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Voluntary blood donation by 2020, still a gap to be bridged

zarin s bharucha | Updated on February 01, 2020 Published on February 01, 2020

Blood should be waiting for the patient and not the patient for blood   -  roibu

It is a community responsibility to keep blood banks full all the time

India is focusing its efforts towards reaching the World Health Organization’s goal of 100 per cent self-sufficiency and voluntary blood donation by 2020. However, around 11 million blood donations are collected in India every year against the required 13.5 million for 1.35 billion population in the country (1 per cent), leaving a gap of nearly 2 million.

Reportedly 84 per cent of these blood donations are collected through voluntary non-remunerated donors. However, reports from across the country reveal the incorrect practice of considering near relatives as voluntary donors. And due to the lack of customer satisfaction and donor loyalty, repeat donations are also low (0-30 per cent). Blood should be waiting for the patient and not the patient for blood as at times it may be too late before a donor is found. Therefore, it is a community responsibility to keep blood banks full all the time.

Quality matters

Blood shortages are especially high during March-July, during exams and vacations, when the number of voluntary donors and blood donation camps falls. These days, new avenues like social media are being used to attract more voluntary donors. Recently some apps using GPS technology helped users connect with registered donors in their area.

At many hospitals, a replacement is asked for when the patient requires blood. Despite the ban, paid donors are accepted in the guise of relatives. Many donor organisers provide costly gifts during blood drives, attracting many who do not provide correct history. These organisers need to understand the requirement of quality besides quantity and should not restrict the pre-donation counselling.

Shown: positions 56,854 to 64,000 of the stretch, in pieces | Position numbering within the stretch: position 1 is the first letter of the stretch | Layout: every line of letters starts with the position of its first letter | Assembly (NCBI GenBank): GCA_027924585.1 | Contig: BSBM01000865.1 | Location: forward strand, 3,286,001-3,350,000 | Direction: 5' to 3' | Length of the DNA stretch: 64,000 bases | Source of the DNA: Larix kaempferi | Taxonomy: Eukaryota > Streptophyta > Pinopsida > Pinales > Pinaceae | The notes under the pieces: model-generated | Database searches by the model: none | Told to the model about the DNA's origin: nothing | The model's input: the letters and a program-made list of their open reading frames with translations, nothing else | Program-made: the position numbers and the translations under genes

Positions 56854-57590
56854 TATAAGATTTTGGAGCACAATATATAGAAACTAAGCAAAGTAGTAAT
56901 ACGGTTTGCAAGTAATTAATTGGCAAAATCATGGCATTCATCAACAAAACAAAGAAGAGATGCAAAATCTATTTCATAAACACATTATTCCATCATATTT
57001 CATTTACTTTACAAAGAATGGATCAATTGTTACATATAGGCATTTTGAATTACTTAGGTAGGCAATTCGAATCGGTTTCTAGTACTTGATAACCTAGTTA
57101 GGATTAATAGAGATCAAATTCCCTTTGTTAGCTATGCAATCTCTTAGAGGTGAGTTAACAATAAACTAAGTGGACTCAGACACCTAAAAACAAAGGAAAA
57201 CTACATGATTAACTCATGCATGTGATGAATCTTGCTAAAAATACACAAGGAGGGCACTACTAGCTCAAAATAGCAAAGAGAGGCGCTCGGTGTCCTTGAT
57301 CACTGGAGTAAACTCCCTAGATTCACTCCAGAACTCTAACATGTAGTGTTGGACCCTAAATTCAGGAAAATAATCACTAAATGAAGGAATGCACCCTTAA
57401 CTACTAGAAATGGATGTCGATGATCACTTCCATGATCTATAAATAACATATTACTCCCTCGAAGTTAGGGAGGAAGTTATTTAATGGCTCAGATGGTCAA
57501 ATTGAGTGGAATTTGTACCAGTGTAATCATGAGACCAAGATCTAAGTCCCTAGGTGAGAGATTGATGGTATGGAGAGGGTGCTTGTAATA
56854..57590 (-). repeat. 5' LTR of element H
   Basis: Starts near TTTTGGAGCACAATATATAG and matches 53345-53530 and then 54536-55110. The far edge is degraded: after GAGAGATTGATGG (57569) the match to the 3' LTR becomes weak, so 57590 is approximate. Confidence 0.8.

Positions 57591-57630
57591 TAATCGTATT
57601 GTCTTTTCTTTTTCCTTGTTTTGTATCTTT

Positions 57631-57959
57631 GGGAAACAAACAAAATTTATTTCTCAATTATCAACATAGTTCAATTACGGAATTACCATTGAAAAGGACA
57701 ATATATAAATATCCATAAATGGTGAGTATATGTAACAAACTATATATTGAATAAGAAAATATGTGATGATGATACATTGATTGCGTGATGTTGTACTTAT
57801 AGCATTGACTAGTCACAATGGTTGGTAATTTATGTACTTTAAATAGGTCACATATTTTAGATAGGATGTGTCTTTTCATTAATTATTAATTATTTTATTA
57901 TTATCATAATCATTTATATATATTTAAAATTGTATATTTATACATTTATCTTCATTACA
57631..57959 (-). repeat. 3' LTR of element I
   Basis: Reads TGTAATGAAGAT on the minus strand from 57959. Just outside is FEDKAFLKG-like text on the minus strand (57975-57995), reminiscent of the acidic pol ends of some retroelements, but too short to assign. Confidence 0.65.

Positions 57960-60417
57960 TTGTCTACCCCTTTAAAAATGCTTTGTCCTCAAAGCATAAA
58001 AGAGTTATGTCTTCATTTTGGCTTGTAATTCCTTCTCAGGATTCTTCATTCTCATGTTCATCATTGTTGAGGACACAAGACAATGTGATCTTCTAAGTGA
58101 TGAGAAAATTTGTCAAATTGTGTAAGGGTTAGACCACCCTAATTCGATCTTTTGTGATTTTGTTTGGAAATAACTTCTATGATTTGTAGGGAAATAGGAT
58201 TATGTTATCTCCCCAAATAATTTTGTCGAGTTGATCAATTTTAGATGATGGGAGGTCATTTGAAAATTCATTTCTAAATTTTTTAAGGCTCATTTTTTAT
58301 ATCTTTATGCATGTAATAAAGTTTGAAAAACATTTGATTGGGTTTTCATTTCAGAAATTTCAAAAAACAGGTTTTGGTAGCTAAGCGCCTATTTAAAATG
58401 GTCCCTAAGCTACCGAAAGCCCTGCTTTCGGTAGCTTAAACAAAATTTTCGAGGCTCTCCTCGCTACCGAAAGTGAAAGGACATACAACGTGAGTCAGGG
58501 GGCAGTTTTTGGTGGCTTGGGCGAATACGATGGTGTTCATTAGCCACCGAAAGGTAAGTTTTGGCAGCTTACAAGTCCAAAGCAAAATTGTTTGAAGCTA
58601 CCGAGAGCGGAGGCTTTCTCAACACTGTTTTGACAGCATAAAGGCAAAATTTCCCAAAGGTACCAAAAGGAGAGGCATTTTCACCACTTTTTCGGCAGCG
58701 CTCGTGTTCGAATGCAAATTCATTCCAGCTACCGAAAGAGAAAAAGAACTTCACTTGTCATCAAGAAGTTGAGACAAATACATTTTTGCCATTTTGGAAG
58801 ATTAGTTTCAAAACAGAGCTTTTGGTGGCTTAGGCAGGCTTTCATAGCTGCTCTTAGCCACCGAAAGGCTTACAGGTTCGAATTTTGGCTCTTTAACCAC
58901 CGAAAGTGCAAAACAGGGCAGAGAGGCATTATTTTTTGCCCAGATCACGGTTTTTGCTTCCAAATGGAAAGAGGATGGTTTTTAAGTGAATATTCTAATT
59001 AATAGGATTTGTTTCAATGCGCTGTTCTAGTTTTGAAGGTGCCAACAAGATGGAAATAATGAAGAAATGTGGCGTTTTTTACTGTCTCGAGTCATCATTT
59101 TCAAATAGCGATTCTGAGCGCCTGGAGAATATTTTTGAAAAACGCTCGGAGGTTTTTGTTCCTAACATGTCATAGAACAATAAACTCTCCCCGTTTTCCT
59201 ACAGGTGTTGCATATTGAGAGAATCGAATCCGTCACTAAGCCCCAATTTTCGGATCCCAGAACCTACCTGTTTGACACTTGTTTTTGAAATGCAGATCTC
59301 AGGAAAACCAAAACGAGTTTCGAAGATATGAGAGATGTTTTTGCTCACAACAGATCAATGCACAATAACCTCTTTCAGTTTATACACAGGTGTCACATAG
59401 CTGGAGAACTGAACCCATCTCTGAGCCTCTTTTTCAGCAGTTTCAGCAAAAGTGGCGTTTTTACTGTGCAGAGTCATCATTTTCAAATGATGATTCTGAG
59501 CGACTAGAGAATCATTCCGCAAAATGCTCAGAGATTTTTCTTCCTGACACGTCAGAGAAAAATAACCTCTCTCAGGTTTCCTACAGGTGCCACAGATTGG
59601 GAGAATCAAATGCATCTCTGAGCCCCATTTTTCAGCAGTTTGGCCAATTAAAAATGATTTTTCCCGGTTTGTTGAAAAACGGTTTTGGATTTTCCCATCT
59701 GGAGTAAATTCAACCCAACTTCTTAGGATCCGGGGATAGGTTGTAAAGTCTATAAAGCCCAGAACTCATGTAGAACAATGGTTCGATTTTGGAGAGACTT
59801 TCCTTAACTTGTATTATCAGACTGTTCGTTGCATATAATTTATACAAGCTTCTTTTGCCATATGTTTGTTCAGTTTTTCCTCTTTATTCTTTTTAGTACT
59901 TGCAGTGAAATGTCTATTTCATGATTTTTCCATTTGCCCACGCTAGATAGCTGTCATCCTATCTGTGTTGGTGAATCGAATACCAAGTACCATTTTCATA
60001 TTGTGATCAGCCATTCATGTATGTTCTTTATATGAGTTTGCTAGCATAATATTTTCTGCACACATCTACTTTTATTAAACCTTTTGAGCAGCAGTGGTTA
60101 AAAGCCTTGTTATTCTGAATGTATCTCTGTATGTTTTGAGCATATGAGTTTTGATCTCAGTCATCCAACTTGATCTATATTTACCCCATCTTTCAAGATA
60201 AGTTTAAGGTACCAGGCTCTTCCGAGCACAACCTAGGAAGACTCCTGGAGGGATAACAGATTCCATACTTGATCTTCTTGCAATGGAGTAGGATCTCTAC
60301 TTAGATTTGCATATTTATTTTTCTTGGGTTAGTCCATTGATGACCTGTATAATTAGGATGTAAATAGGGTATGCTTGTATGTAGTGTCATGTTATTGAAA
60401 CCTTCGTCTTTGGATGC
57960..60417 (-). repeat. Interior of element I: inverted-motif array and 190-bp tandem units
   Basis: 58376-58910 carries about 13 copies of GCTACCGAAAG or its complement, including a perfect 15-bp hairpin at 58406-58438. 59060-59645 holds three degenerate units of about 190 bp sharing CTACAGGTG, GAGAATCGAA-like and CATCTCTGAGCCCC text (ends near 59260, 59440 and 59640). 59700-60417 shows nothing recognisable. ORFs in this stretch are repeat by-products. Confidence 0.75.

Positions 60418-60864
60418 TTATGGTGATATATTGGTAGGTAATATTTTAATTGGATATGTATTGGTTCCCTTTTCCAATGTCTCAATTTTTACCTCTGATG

Voluntary non-remunerated regular blood donors (VNRRBD), a perfect example of altruism in action, are the foundation of a safe blood supply because they are associated with low levels of transfusion-transmitted infection, including HIV and hepatitis viruses. The insistence is on voluntary blood donors as we get correct answers to questions regarding their medical and lifestyle history and the regular donors who donate every three months are safer as their blood is tested for HIV, Hepatitis B & C and malaria every three months.

Cost, expiry issues

There is a window period which spans between the infection and the test becoming positive. Blood donated during the window period is the main source of residual infections. There are ways of reducing the window period by use of more sensitive tests, like DNA/RNA based tests. These still do not bring the risk to zero level and may raise the cost of one unit of blood by almost ₹1,200.

And it is with such concerns that the cost of blood is discussed. Many feel that if we donate blood freely, why should a blood bank charge the patient? The blood bank recovers the processing cost, which includes the cost of blood collection bag, tests done, storage, transport and maintaining the blood bank operations. The National Blood Blood Transfusion Council has fixed charges for government and other NACO or National Aids Control Organisation-supported blood banks as well as private blood banks. However, thalassemia, sickle cell anemia, hemophilia and other patients below poverty line are provided free blood.

It becomes our duty to project the right messages through right channels in order to motivate and promote voluntary blood donation. Sometimes there are reports of excessive discards, which lead to questions like, “Why donate blood if it is being discarded?” But blood has an expiry date, and that needs to be understood. Mass campaigns can play a role in dispelling myths, fears and misconceptions about blood donations among the general public.

Improper collections and units tested positive for infections also need to be discarded. Besides, enthusiastic donor organisers get large camps organised on particular days and if all that blood is not used before expiry date, it needs to be discarded. Good inventory management practices can keep wasted and outdated products to a minimum. To avoid wastage, short-dated products could be transferred from one hospital to another. This has now been accepted by the regulatory authority in their new amendments.

Blood transfusion service is an essential component of healthcare. And access to safe and quality blood and blood products is its mandate. Millions of lives are saved through blood transfusions across the world. But without human donors there can be no blood, as till date there is no substitute available. So it is the responsibility of the community, we the people, to donate blood.

 

The writer is Chairperson of the Federation of Bombay Blood Banks. Views are personal

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Published on February 01, 2020
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